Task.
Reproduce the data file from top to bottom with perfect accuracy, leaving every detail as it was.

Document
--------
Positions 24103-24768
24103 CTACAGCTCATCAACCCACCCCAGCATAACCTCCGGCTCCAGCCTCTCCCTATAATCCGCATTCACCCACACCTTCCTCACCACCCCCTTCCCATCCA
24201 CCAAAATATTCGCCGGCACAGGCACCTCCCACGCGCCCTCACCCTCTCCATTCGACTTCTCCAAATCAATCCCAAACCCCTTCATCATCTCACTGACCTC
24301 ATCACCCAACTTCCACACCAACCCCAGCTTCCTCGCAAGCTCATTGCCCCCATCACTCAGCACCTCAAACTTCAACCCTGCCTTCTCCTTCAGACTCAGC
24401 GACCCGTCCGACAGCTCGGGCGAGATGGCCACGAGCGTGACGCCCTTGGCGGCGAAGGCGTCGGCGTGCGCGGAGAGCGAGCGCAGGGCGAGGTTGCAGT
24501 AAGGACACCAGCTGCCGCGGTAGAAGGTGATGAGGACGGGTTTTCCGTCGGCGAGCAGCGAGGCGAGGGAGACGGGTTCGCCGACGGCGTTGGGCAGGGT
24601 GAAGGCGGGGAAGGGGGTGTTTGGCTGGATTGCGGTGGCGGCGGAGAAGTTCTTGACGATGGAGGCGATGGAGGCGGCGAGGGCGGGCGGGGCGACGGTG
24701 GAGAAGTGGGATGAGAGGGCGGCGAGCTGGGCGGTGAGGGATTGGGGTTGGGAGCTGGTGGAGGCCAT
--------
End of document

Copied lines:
Positions 24103-24768
24103 CTACAGCTCATCAACCCACCCCAGCATAACCTCCGGCTCCAGCCTCTCCCTATAATCCGCATTCACCCACACCTTCCTCACCACCCCCTTCCCATCCA
24201 CCAAAATATTCGCCGGCACAGGCACCTCCCACGCGCCCTCACCCTCTCCATTCGACTTCTCCAAATCAATCCCAAACCCCTTCATCATCTCACTGACCTC
24301 ATCACCCAACTTCCACACCAACCCCAGCTTCCTCGCAAGCTCATTGCCCCCATCACTCAGCACCTCAAACTTCAACCCTGCCTTCTCCTTCAGACTCAGC
24401 GACCCGTCCGACAGCTCGGGCGAGATGGCCACGAGCGTGACGCCCTTGGCGGCGAAGGCGTCGGCGTGCGCGGAGAGCGAGCGCAGGGCGAGGTTGCAGT
24501 AAGGACACCAGCTGCCGCGGTAGAAGGTGATGAGGACGGGTTTTCCGTCGGCGAGCAGCGAGGCGAGGGAGACGGGTTCGCCGACGGCGTTGGGCAGGGT
24601 GAAGGCGGGGAAGGGGGTGTTTGGCTGGATTGCGGTGGCGGCGGAGAAGTTCTTGACGATGGAGGCGATGGAGGCGGCGAGGGCGGGCGGGGCGACGGTG
24701 GAGAAGTGGGATGAGAGGGCGGCGAGCTGGGCGGTGAGGGATTGGGGTTGGGAGCTGGTGGAGGCCAT